My point is I was totally sad to dish out that consequence! Here we were about to take a trip where half the fun is that Quest game and we were having to say tough luck, kid. It stunk. I was so tempted to cave, to buy another wand, to play the game with her. To watch her giggle and run. We were going on a mini vacation, after all. We’d paid all that $$$ to stay there and we wouldn’t get to enjoy one of the biggest attractions.

At the hotel, I almost gave in. She didn’t ask, but it seemed like EVERYONE was playing the game, running, and laughing. Everyone, except us.


But we didn’t give in. It’s the little consequences like this one that build character. It’s not easy. It’s more fun to give in, to enjoy the moment, but the long-term consequences of me caving would be raising a child who didn’t believe in consequences. A kid who thinks “the rules don’t apply to me. It doesn’t matter what I do, I’ll still get my way.” In other words, a spoiled brat who doesn’t think about how his or her actions affect other people.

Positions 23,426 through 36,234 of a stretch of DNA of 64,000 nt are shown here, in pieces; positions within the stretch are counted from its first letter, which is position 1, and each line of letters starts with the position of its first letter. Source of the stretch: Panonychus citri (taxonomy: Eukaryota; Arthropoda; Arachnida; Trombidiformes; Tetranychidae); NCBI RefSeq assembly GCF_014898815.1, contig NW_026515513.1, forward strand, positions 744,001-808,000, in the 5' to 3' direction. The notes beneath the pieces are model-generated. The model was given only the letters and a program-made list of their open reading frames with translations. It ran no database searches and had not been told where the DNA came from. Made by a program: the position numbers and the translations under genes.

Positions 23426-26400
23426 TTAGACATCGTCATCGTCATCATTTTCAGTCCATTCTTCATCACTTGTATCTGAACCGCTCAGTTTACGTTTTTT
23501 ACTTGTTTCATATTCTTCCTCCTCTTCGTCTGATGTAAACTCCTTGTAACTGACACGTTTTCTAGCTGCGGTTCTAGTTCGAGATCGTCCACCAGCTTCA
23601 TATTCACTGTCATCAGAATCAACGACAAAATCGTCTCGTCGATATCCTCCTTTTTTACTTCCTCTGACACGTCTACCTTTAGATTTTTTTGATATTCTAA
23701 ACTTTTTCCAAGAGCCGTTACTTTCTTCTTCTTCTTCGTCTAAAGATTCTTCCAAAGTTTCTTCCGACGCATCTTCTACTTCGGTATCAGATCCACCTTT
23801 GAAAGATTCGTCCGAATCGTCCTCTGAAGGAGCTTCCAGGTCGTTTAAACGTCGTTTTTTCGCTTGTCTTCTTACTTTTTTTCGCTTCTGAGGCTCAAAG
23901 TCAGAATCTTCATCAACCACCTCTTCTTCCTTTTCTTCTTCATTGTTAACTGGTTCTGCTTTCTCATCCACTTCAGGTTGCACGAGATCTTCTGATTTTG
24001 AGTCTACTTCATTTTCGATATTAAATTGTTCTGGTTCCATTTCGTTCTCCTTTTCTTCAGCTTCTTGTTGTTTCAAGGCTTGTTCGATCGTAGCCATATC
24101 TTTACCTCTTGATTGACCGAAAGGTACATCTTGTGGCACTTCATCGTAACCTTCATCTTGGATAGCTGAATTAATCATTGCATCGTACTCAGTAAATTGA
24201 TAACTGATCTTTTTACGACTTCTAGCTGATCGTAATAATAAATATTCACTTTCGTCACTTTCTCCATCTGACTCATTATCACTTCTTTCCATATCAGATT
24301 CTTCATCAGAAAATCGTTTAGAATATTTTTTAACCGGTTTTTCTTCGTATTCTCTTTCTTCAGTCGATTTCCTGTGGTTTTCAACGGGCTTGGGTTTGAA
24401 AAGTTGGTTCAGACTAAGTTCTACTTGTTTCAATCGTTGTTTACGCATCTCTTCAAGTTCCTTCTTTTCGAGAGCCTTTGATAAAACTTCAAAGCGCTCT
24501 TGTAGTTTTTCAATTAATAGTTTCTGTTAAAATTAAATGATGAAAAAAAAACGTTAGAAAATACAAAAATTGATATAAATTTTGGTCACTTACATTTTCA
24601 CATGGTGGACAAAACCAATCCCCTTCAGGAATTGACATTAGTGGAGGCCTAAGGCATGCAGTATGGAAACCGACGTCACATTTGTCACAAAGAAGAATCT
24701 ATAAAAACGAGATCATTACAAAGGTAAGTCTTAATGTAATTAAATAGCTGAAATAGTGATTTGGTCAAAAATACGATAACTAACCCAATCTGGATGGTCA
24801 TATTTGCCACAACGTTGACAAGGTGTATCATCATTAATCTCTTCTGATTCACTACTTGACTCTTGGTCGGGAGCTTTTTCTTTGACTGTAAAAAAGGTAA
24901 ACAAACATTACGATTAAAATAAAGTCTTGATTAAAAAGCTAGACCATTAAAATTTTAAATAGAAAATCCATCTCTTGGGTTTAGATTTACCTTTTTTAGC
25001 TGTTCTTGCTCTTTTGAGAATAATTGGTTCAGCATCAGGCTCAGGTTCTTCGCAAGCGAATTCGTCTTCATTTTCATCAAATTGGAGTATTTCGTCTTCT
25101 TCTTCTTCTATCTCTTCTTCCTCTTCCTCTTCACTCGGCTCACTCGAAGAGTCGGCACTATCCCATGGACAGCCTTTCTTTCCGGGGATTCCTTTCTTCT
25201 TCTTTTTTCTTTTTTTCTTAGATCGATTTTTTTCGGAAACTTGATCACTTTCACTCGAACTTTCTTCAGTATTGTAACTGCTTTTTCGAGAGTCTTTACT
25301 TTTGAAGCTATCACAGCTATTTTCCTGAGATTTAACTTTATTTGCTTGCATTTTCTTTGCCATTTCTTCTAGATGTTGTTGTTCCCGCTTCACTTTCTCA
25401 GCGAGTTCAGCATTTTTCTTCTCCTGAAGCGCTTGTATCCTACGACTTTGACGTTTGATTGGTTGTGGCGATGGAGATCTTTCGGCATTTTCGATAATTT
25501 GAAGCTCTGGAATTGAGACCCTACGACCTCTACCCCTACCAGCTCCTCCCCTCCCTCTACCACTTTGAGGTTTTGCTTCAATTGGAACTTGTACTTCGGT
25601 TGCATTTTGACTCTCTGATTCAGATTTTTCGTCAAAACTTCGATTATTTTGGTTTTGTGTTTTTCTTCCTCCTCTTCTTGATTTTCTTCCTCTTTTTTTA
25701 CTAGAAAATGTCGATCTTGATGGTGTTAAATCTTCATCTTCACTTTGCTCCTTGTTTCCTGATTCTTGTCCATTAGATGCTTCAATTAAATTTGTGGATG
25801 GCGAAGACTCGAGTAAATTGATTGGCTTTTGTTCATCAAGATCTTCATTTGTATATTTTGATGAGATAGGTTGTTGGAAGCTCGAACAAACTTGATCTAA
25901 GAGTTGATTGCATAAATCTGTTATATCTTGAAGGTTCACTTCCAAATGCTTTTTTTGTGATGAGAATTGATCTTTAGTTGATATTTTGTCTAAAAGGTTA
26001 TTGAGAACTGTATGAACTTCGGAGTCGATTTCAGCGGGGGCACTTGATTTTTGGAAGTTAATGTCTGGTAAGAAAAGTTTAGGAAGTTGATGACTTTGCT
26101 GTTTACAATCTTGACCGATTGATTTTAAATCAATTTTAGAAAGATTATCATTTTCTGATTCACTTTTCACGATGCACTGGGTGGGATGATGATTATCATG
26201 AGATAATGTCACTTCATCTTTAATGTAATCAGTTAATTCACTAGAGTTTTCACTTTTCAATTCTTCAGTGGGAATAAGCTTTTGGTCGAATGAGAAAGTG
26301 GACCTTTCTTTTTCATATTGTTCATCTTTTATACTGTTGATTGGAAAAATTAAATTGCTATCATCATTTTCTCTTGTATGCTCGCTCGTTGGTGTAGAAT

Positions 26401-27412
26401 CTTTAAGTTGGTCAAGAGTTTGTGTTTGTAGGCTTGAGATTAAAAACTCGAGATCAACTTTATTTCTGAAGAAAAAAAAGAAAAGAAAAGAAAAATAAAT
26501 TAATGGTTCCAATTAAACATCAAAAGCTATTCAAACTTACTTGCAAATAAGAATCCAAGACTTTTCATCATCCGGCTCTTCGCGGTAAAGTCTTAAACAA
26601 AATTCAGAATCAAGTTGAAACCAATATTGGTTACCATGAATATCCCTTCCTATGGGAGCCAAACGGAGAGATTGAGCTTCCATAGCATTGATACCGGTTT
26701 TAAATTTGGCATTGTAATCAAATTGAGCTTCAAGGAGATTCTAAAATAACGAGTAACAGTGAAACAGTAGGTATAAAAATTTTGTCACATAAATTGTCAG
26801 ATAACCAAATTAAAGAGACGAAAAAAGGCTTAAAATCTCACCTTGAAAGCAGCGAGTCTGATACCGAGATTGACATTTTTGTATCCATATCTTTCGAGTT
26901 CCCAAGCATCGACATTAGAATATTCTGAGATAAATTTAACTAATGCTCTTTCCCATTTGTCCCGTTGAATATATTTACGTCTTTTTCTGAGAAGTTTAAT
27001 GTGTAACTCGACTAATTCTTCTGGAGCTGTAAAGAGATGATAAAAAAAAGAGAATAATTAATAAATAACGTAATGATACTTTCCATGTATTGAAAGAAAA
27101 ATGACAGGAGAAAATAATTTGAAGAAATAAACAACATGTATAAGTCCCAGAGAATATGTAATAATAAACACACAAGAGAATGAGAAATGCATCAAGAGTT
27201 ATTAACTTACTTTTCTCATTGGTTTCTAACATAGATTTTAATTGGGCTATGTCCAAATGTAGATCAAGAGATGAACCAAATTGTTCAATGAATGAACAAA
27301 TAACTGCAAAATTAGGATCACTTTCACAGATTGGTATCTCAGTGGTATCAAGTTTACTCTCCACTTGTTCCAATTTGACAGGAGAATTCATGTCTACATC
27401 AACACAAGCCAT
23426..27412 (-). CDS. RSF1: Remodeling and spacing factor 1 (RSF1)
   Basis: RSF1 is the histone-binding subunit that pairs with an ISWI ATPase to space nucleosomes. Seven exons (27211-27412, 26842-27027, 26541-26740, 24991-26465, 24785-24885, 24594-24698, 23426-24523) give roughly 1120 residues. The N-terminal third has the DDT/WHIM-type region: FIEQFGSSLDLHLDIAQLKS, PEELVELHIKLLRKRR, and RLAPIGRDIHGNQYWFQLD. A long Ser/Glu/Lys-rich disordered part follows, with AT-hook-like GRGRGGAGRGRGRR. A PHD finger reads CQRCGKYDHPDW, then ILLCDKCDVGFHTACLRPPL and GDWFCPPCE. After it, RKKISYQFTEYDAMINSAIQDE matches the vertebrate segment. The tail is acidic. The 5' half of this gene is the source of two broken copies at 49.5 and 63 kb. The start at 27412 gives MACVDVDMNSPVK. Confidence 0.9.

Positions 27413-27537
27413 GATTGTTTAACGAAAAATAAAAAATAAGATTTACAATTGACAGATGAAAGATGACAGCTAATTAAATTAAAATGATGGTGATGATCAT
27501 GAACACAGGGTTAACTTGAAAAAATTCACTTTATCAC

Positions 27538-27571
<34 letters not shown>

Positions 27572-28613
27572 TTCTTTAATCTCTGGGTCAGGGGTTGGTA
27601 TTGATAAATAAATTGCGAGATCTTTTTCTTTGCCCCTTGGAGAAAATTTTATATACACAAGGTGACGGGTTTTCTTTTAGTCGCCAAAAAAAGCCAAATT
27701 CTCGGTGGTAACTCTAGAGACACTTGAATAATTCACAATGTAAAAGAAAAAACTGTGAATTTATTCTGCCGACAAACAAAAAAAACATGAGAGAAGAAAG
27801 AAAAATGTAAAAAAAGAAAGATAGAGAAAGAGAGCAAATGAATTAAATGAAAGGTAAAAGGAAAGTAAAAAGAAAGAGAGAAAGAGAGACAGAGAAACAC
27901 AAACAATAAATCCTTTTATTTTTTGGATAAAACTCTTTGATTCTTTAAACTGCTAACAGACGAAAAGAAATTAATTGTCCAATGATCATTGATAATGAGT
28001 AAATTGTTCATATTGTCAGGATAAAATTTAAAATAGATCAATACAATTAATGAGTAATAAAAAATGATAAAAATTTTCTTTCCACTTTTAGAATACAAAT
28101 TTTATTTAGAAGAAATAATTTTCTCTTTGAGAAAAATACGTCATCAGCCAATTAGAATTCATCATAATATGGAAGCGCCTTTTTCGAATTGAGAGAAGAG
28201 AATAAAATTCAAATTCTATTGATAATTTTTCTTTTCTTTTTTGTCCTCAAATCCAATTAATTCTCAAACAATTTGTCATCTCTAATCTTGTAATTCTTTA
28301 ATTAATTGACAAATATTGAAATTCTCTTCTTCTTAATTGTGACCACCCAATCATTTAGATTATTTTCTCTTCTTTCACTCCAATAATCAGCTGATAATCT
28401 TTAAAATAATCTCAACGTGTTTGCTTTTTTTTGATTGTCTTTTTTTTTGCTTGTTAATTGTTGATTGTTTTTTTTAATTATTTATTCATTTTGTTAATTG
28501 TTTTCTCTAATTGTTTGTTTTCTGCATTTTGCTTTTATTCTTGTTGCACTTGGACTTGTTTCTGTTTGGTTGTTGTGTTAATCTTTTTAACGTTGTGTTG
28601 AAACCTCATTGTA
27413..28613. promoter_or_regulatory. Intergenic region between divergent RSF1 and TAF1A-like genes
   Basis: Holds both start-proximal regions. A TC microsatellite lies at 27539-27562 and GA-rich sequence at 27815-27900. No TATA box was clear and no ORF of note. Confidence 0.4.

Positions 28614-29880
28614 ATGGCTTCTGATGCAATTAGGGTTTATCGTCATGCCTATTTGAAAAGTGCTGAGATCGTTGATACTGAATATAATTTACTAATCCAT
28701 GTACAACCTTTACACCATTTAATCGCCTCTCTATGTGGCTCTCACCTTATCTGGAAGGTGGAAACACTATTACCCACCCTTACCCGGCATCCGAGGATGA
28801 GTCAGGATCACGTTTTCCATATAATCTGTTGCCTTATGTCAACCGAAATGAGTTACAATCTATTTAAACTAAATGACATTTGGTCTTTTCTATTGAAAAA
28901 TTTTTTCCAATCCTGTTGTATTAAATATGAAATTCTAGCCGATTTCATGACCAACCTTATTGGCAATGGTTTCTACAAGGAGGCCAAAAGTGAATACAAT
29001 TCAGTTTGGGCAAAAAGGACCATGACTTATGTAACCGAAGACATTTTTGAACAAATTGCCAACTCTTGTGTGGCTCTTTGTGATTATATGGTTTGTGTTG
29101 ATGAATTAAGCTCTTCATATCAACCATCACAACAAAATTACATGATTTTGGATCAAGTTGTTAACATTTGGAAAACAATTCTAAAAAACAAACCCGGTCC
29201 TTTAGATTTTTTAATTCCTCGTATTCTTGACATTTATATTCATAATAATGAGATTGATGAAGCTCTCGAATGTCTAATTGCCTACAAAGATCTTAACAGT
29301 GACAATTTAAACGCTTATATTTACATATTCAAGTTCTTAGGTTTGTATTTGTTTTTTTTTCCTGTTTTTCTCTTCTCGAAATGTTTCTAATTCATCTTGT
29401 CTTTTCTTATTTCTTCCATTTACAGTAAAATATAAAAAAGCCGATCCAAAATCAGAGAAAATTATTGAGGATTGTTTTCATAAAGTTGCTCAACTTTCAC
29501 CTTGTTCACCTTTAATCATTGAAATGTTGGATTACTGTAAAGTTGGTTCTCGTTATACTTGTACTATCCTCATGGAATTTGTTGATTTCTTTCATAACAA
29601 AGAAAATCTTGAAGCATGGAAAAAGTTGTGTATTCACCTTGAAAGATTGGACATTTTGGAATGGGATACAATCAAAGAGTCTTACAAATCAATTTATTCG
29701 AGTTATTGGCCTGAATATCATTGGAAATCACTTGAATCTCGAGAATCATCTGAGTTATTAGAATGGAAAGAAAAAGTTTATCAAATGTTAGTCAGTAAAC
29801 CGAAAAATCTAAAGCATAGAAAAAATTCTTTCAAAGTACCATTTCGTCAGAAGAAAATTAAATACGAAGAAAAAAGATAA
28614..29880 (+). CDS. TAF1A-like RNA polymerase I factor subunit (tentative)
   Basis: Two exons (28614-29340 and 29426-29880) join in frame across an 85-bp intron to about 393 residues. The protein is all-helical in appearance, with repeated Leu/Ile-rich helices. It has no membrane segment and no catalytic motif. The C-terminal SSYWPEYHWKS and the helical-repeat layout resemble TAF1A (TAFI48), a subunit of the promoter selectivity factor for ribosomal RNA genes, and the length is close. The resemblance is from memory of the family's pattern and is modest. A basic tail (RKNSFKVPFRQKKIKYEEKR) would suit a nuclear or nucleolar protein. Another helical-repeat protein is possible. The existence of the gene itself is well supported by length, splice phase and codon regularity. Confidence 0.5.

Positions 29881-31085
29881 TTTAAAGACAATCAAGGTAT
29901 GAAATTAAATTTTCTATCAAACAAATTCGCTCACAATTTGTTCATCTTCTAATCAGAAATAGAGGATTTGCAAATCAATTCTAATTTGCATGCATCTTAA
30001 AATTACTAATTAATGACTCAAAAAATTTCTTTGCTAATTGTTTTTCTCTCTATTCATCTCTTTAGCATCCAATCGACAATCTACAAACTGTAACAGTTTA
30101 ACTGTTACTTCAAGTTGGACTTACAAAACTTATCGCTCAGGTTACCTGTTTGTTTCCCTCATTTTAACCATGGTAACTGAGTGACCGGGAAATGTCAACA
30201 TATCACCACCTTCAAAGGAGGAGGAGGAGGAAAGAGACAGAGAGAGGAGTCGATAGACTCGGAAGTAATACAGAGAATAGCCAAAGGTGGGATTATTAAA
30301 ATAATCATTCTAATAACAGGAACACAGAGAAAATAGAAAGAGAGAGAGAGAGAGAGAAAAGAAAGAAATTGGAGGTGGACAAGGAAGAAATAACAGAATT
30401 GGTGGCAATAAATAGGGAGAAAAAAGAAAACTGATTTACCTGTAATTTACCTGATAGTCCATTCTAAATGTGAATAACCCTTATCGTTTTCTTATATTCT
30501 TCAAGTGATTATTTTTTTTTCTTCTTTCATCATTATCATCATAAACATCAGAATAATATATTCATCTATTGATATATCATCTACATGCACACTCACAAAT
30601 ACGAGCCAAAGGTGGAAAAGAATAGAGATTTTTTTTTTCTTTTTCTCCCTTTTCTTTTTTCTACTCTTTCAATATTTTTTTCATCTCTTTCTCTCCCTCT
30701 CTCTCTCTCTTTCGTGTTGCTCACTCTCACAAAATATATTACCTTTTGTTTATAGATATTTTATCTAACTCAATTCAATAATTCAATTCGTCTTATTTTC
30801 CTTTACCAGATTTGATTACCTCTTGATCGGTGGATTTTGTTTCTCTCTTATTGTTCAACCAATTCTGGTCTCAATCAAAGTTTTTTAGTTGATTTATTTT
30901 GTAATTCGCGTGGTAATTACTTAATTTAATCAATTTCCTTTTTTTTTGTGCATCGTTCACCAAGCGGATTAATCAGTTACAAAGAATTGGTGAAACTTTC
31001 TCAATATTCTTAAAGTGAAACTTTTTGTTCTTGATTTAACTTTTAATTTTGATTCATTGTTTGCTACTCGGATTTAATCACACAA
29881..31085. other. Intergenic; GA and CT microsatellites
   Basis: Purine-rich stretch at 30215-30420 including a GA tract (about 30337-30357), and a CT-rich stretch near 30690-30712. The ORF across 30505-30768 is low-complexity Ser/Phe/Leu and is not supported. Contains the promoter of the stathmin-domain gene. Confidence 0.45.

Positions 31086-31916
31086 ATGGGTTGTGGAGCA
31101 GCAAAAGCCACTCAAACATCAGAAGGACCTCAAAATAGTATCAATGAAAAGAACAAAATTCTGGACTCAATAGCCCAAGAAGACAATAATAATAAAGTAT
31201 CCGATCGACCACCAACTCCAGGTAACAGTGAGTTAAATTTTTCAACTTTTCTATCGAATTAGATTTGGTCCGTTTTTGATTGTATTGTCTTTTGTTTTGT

So, in the short term, it was no fun. In the long-term, though, I’m so glad I stayed tough.

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Traveling with Rachel.

Traveling with an autistic child has opened a new world of stress in our lives. I’ve chronicled many journeys in my MomLife Today blogs. This past weekend we braved the road for another trip. And … it went well.

Former trips have involved driving while our daughter strips naked, challenging potty breaks, and screaming for a stuffed duck.

This time, we prepared for all disasters we could anticipate. Packed the car video playing, which broke five minutes into the trip. Loaded the IPod with her favorite songs, which she ended up not using. We even packed a host of her favorite foods, which got eaten … by the dog.

But even with all of those mishaps, things went well. As we usually go to my sister’s, Rachel knew where she would sleep, what she needed, and even knew the places we stopped to go to the bathroom. On the way home she cried some, but not the six-hour scream fest we usually experience.